What is the spirit of the law?
Question: "What is the spirit of the law?"
Answer: The “spirit of the law” is often contrasted to the “letter of the law.” In that context, the spirit of the law has to do with the deeper meaning or reason for the law, whereas the letter of the law refers to exact wording, literally applied, without regard for any deeper meaning. Children are good at emphasizing the letter of the law to the exclusion of the spirit of it. The following example may help:
A child comes home from school and is told, “Do not watch TV until you finish your homework.” A few minutes later, his mother finds him watching cartoons on his tablet, with his homework untouched. The child protests that his mom only told him not to watch TV—she never said anything about watching cartoons on a tablet. In this example, the child has kept the letter of the law, but he has violated the spirit of the law. If the mother had said, “Finish your homework before you watch cartoons,” then perhaps the child would have watched a baseball game instead—once again keeping the letter of the law. She could have been even more specific: “Do not watch any kind of show on any electronic device until you finish your homework,” but then the child might decide to go outside and play, leaving his unfinished homework inside. The frustrated mom could have said, “Don’t do anything until you finish your homework,” but the child, taking it literally, could then claim to be unable to open his book bag to get his homework. Obviously, focusing on the letter of the law can be a tactic to negate the intent or spirit of the law.
Leviticus 19:14 says, “Do not curse the deaf or put a stumbling block in front of the blind.” Here the letter of the law forbids exactly two things: cursing the deaf and tripping up the blind. However, no law can explicitly cover every possible situation. The spirit of the law in Leviticus 19:14 forbids taking advantage of the disabilities of another, no matter what those disabilities are. The letter of the law may be narrow, but the spirit of the law encompasses something far broader—and is therefore more difficult to obey. It is possible to go through life without ever cursing a deaf man or tripping a blind man, but it is far more difficult to never take advantage of someone else’s weakness.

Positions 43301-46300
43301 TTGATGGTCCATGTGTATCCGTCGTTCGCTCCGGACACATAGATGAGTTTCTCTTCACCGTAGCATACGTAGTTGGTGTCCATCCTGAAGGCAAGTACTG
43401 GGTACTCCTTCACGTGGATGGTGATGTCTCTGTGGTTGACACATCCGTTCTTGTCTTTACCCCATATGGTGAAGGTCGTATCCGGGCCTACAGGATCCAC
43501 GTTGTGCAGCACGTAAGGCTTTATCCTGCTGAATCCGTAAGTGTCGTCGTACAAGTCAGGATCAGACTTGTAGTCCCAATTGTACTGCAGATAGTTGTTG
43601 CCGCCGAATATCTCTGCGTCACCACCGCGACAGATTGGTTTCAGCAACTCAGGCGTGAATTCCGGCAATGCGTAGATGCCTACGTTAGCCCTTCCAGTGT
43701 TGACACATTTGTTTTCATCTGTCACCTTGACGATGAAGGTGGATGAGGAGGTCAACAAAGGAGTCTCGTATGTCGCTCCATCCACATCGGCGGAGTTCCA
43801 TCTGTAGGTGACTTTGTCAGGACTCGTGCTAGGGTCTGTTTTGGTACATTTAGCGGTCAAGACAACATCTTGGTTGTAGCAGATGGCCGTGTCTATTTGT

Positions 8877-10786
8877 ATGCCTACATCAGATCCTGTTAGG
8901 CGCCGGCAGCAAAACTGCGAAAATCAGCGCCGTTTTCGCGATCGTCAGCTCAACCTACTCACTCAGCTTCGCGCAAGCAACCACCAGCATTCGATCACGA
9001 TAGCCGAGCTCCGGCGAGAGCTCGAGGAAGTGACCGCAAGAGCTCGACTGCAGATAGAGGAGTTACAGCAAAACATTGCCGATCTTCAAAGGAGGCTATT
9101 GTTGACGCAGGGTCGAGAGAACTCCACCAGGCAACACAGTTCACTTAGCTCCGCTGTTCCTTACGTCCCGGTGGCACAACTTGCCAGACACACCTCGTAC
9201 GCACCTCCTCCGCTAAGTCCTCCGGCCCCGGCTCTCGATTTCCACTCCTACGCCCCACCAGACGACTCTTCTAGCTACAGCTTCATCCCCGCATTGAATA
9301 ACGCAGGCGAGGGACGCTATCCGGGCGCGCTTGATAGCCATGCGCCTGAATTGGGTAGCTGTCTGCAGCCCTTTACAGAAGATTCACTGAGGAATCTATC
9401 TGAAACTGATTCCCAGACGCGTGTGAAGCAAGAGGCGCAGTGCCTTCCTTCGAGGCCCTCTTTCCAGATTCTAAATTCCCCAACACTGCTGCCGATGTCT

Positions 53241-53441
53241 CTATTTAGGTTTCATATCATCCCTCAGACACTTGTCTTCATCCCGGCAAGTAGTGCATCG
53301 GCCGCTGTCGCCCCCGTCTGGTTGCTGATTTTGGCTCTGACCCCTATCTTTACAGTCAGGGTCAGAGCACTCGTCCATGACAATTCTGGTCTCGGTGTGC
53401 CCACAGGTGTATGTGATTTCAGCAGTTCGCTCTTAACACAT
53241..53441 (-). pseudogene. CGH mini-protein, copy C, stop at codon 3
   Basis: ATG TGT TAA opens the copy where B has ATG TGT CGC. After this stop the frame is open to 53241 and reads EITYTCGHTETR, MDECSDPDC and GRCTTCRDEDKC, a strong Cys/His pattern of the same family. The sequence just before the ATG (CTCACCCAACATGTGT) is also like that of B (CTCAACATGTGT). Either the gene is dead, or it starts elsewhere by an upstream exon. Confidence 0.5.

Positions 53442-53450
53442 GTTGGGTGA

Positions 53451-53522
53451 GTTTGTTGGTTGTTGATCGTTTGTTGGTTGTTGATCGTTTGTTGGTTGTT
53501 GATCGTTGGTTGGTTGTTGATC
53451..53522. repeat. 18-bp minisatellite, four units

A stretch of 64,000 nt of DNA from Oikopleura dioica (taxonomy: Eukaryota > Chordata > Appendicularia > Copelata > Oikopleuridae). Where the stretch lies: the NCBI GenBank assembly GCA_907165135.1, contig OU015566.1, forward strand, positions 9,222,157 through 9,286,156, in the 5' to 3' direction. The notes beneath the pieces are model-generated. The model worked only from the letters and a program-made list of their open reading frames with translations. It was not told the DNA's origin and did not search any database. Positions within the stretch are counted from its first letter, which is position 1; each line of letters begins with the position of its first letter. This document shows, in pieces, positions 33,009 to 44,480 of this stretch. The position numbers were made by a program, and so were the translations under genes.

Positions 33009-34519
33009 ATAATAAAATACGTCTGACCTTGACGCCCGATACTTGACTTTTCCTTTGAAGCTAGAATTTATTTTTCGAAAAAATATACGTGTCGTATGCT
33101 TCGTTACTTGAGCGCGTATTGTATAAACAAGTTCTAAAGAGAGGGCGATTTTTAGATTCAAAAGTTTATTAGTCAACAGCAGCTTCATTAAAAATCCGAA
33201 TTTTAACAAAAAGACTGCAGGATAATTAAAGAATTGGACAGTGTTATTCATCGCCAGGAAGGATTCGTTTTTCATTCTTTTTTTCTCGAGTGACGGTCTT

In the Sermon on the Mount, Jesus interprets the Mosaic Law according to the spirit of the law, not the letter. The law forbade murder, but Jesus said that anger or mockery makes one guilty of murder, because the same attitudes that produce murder first produce anger and contempt (see Matthew 5:21–22). The law forbade adultery, but Jesus said a lustful look is adultery in the heart. A man who never touches a woman other than his wife but who indulges in sexual fantasies is obeying the letter of the law, but not the spirit of it (see Matthew 5:27–28). And, according to Jesus, obeying the letter of the law but not its spirit is not an option.
When Jesus was asked about the most important commandment, He invoked the spirit of the law: “Love the Lord your God with all your heart and with all your soul and with all your mind. This is the first and greatest commandment. And the second is like it: Love your neighbor as yourself. All the Law and the Prophets hang on these two commandments” (Matthew 22:37–40). Every Old Testament law and every standard of behavior for the Christian can be summed up in these two commands because they embody the spirit of the law; that is, the two greatest commandments express the ultimate point of all the other laws.
In Luke 10 a teacher of the law, “wishing to justify himself,” asked Jesus, “Who is my neighbor?” (verse 29). It might be possible to keep the command to “love your neighbor as yourself” if neighbor is defined narrowly enough. Jesus’ response is the story of the Good Samaritan, in which He demonstrates that your neighbor is anyone you come into contact with. In fact, the real question is not “who is my neighbor?” but “who will I be a neighbor to?” The spirit of the law requires that we be neighborly in a proactive manner, looking for people who need help. Ultimately, none of us are able to keep this law perfectly, in letter or in spirit, and we are therefore convicted as sinners in need of a Savior.
People who focus on the letter of the law often point to their compliance as a means to justify themselves, even as they flagrantly violate the law’s intent; however, God will judge according to the spirit of the law, not just the letter.
Recommended Resource: The End of the Law: Mosaic Covenant in Pauline Theology by Jason Meyer
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